More needs to be done to educate drivers on ADAS functions

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According to IAM Roadsmart, a UK-based independent road safety charity, vehicle manufacturers, car dealerships, the DVSA (Driving and Vehicle Standards Agency) and driving instructors should include a comprehensive lesson for motorists on how to use advanced driver assistance systems (ADAS), so they are a road safety benefit and not a potential hazard.

The urgent call has been made following the publication of a report by the Fédération Internationale de l’Automobile (FIA) titled How to maximize the road safety benefits of ADAS.

Some of the most widely known ADAS – many of which will become mandatory in new vehicles from July 2022 – include adaptive cruise control, autonomous emergency braking systems, lane-keeping assist and driver monitoring for drowsiness and distraction recognition. However, awareness and understanding of these systems is generally low among drivers. The FIA’s report found that most users do not receive any training when first encountering ADAS, and instead have to rely on information from a car’s user manual, or more alarmingly, by applying a ‘trial-and-error’ method.

Neil Greig, IAM Roadsmart director of policy and research, commented, “Advanced driver assistance systems have the potential to improve road safety, but only if used correctly. If used incorrectly, not least without a full understanding of what the systems are and are not capable of, they can have the opposite effect, with potentially worrying consequences for all road users.

“IAM Roadsmart therefore believes the time has now come to include a comprehensive lesson from every car dealer supplying vehicles and further, for more about ADAS to be included in the UK driving test. This is crucial as these tools begin to be supplied as standard on an increasing number of vehicles.”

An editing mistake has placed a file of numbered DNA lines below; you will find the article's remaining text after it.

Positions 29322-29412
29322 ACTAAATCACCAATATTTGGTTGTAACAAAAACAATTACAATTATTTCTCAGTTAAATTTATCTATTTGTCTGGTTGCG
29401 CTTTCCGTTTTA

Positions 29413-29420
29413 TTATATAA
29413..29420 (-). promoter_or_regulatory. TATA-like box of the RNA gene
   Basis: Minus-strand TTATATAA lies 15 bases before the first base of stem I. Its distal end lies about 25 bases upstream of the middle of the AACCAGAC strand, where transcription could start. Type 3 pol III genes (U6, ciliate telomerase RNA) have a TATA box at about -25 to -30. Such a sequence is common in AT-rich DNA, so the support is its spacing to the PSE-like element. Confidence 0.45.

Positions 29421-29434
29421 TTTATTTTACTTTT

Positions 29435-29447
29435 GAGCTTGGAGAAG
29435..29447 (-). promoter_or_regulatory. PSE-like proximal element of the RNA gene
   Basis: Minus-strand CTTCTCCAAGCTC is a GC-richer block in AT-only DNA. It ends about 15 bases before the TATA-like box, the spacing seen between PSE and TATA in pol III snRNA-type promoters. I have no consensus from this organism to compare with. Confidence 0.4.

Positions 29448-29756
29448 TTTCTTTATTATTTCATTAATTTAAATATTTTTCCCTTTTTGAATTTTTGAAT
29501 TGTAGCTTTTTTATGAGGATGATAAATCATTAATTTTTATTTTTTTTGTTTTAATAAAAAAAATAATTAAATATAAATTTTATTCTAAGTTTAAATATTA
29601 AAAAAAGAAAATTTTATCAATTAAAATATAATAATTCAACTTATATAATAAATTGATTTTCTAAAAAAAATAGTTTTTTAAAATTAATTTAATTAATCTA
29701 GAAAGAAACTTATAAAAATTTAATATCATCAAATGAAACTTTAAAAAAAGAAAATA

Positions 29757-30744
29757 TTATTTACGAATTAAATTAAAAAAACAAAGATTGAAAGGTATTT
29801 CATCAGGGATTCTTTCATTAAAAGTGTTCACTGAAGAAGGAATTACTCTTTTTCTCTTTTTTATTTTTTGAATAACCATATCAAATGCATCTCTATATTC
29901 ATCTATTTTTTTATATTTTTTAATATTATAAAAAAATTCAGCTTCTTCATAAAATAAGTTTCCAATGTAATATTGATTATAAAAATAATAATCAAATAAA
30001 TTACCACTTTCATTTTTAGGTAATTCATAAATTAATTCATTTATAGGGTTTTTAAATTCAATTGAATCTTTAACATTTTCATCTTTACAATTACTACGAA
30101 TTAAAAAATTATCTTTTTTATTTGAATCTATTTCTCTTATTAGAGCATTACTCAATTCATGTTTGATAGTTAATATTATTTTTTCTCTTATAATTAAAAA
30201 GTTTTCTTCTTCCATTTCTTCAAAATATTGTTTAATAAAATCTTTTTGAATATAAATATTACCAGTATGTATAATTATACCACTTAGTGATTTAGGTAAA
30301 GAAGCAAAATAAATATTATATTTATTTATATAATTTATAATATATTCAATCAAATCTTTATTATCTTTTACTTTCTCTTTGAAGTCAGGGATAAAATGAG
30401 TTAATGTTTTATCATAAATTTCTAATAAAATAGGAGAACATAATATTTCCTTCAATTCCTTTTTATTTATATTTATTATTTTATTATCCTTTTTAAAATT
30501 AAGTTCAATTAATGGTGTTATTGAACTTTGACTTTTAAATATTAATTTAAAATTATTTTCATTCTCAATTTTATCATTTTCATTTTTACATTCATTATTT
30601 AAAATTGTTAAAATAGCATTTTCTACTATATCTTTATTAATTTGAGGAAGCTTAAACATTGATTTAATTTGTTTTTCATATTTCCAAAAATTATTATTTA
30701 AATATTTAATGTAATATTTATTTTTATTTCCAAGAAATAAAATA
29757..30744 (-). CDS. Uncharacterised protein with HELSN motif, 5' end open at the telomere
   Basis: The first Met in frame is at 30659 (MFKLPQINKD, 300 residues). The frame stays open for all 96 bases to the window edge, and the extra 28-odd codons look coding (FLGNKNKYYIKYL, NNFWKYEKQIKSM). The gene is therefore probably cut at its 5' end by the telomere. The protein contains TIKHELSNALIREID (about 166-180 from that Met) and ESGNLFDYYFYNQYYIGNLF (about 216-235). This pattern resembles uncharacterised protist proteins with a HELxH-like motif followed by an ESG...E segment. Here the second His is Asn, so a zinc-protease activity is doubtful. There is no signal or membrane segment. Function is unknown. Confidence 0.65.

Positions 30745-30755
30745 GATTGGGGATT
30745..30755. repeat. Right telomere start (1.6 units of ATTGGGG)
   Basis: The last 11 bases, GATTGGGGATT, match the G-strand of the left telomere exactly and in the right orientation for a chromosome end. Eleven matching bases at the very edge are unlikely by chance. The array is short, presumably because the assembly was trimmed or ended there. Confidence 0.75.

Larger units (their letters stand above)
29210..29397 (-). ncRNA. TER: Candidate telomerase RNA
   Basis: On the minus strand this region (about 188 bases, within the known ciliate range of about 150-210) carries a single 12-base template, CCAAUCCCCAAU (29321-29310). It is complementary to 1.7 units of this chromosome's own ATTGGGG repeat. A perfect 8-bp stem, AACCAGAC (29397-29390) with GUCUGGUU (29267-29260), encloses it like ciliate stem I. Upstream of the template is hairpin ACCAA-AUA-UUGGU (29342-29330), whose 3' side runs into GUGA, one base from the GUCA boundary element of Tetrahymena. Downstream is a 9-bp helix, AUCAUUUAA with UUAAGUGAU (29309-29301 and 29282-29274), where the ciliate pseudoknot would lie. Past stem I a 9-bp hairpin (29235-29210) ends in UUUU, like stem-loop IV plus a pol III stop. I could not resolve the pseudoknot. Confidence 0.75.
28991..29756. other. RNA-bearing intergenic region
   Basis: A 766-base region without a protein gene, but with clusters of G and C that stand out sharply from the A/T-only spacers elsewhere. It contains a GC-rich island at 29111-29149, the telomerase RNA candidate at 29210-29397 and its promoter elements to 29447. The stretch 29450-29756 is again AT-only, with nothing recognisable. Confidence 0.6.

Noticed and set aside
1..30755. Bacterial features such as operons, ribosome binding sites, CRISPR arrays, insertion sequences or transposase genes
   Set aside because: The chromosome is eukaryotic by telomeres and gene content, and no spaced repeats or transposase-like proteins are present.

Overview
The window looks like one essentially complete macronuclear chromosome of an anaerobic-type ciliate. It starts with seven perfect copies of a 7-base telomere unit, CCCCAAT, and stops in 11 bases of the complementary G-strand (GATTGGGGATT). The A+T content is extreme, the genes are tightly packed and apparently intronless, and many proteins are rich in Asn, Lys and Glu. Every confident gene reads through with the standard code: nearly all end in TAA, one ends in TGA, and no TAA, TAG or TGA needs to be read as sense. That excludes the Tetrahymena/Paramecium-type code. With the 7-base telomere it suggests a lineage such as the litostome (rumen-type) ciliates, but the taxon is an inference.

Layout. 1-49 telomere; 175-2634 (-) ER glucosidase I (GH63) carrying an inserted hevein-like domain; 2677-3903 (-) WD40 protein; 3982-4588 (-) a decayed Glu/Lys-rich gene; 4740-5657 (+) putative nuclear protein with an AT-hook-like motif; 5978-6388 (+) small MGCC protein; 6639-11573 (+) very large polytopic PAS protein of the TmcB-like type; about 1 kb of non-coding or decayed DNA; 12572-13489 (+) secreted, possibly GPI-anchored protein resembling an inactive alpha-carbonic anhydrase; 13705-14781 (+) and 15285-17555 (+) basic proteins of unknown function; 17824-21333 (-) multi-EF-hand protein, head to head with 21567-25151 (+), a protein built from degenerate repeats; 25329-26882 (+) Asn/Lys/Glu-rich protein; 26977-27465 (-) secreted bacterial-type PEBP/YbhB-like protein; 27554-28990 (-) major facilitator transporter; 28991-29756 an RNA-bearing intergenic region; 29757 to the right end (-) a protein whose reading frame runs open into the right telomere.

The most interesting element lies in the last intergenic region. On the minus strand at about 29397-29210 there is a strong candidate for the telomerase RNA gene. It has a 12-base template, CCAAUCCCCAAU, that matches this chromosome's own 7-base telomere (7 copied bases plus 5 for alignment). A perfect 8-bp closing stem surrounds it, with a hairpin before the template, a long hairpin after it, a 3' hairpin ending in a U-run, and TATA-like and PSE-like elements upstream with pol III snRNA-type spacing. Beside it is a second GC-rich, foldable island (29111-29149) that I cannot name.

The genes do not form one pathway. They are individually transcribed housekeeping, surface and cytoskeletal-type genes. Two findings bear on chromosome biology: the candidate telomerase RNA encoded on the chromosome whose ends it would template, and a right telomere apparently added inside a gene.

Further recommendations from the FIA report include a comprehensive explanation to end-users of the systems’ limitations, more consistently accurate functioning of ADAS in practice and the introduction of failsafe communications to alert users if any of the systems fail, helping to mitigate any potential road safety risk.

Greig concluded, “There needs to be a much higher emphasis on educating drivers in the best use of technology. Vehicle manufacturers and car dealerships are key, ensuring that when a customer drives off the forecourt they understand and use the various safety systems correctly.”

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Lawrence has been covering engineering subjects – with a focus on motorsport technology – since 2007 and has edited and contributed to a variety of international titles. Currently, he oversees Automotive Powertrain Technology and Professional Motorsport World magazines as editor.

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